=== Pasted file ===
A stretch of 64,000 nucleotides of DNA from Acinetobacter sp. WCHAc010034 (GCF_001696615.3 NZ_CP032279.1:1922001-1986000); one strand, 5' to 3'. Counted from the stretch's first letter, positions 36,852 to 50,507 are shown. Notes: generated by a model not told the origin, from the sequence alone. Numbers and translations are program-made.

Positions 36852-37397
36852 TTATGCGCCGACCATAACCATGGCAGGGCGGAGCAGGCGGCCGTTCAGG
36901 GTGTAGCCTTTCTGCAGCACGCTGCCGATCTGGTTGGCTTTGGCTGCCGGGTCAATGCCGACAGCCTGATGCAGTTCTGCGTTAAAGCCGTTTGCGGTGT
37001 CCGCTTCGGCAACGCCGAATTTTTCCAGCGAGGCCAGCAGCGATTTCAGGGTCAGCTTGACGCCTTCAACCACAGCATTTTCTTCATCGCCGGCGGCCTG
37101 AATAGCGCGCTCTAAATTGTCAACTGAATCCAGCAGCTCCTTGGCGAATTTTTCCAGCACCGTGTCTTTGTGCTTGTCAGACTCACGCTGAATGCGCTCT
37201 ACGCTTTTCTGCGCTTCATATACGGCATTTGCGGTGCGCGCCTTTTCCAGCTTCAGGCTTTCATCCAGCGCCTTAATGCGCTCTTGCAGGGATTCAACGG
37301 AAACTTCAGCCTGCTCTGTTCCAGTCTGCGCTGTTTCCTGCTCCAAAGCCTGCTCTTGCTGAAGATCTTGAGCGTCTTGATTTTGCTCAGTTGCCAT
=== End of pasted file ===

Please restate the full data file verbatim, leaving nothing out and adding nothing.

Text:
A stretch of 64,000 nucleotides of DNA from Acinetobacter sp. WCHAc010034 (GCF_001696615.3 NZ_CP032279.1:1922001-1986000); one strand, 5' to 3'. Counted from the stretch's first letter, positions 36,852 to 50,507 are shown. Notes: generated by a model not told the origin, from the sequence alone. Numbers and translations are program-made.

Positions 36852-37397
36852 TTATGCGCCGACCATAACCATGGCAGGGCGGAGCAGGCGGCCGTTCAGG
36901 GTGTAGCCTTTCTGCAGCACGCTGCCGATCTGGTTGGCTTTGGCTGCCGGGTCAATGCCGACAGCCTGATGCAGTTCTGCGTTAAAGCCGTTTGCGGTGT
37001 CCGCTTCGGCAACGCCGAATTTTTCCAGCGAGGCCAGCAGCGATTTCAGGGTCAGCTTGACGCCTTCAACCACAGCATTTTCTTCATCGCCGGCGGCCTG
37101 AATAGCGCGCTCTAAATTGTCAACTGAATCCAGCAGCTCCTTGGCGAATTTTTCCAGCACCGTGTCTTTGTGCTTGTCAGACTCACGCTGAATGCGCTCT
37201 ACGCTTTTCTGCGCTTCATATACGGCATTTGCGGTGCGCGCCTTTTCCAGCTTCAGGCTTTCATCCAGCGCCTTAATGCGCTCTTGCAGGGATTCAACGG
37301 AAACTTCAGCCTGCTCTGTTCCAGTCTGCGCTGTTTCCTGCTCCAAAGCCTGCTCTTGCTGAAGATCTTGAGCGTCTTGATTTTGCTCAGTTGCCAT